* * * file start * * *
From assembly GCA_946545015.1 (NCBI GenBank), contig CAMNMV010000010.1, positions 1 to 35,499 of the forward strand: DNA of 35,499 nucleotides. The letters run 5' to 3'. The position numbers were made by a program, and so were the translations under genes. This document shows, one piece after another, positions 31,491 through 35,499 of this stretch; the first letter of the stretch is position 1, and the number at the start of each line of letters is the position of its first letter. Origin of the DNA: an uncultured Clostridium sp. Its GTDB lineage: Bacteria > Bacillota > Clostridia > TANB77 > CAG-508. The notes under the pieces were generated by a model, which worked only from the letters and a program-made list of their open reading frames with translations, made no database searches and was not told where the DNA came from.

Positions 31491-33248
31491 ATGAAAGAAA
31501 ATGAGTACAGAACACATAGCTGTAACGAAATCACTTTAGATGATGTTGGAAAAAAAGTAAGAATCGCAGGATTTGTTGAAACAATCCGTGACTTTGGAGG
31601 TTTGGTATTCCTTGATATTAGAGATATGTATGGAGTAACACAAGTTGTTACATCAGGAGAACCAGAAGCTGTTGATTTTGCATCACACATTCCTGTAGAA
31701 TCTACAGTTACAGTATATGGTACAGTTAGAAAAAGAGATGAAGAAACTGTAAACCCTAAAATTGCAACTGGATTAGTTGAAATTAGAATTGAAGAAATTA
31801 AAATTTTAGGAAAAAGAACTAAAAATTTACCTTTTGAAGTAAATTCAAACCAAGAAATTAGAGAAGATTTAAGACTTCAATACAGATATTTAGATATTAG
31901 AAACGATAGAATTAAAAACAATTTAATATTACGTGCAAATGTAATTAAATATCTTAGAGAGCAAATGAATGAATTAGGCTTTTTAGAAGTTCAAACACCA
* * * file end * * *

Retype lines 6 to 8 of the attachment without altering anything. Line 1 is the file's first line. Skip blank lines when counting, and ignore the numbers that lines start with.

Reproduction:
31701 TCTACAGTTACAGTATATGGTACAGTTAGAAAAAGAGATGAAGAAACTGTAAACCCTAAAATTGCAACTGGATTAGTTGAAATTAGAATTGAAGAAATTA
31801 AAATTTTAGGAAAAAGAACTAAAAATTTACCTTTTGAAGTAAATTCAAACCAAGAAATTAGAGAAGATTTAAGACTTCAATACAGATATTTAGATATTAG
31901 AAACGATAGAATTAAAAACAATTTAATATTACGTGCAAATGTAATTAAATATCTTAGAGAGCAAATGAATGAATTAGGCTTTTTAGAAGTTCAAACACCA